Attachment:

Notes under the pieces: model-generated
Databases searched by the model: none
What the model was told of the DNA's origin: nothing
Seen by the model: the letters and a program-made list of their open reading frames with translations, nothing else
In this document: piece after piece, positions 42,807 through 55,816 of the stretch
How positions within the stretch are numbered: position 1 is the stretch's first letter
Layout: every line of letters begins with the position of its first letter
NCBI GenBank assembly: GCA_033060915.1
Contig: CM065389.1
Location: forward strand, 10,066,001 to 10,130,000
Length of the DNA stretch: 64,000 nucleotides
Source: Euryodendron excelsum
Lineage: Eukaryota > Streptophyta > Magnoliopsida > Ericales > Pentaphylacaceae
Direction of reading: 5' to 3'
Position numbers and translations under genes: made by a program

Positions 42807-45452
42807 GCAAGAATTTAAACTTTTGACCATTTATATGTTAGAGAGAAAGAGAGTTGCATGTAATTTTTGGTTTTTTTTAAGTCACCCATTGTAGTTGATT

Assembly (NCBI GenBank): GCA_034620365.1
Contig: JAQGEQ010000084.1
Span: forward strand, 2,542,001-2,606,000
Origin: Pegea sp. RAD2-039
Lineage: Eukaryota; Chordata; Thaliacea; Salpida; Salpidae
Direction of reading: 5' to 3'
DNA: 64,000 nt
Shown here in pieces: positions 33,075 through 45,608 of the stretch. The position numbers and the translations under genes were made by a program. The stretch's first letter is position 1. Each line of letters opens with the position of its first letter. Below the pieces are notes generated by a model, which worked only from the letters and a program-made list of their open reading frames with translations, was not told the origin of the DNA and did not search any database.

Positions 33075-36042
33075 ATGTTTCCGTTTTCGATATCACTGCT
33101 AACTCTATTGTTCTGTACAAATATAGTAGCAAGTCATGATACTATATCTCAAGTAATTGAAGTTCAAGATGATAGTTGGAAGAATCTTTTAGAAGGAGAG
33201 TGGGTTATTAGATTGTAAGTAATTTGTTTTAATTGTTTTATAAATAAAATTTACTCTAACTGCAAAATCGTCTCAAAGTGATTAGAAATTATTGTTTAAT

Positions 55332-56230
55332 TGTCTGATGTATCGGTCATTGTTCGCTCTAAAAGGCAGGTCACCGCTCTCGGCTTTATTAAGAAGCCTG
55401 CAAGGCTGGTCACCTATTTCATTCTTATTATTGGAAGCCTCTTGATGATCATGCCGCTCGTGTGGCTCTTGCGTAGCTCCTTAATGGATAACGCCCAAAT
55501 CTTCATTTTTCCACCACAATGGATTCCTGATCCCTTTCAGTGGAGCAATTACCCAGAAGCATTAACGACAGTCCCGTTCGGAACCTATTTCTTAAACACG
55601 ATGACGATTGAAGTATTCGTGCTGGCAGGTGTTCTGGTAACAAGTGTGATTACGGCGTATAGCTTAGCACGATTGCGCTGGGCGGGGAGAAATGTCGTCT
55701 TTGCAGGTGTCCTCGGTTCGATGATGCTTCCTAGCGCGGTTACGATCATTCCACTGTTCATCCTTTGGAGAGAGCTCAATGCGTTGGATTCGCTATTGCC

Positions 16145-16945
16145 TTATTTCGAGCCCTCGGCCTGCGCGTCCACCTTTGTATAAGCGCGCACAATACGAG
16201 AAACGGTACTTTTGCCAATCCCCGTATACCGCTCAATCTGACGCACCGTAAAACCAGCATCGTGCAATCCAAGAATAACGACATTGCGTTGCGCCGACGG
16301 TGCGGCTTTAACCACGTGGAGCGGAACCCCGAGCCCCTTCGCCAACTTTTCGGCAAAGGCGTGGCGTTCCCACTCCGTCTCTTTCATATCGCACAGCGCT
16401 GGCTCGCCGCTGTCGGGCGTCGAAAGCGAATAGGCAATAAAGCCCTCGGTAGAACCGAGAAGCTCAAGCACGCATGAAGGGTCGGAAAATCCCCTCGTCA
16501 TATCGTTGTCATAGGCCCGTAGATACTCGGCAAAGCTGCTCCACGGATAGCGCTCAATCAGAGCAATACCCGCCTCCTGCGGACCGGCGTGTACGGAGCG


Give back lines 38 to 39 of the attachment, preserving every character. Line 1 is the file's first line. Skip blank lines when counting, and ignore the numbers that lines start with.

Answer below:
16201 AAACGGTACTTTTGCCAATCCCCGTATACCGCTCAATCTGACGCACCGTAAAACCAGCATCGTGCAATCCAAGAATAACGACATTGCGTTGCGCCGACGG
16301 TGCGGCTTTAACCACGTGGAGCGGAACCCCGAGCCCCTTCGCCAACTTTTCGGCAAAGGCGTGGCGTTCCCACTCCGTCTCTTTCATATCGCACAGCGCT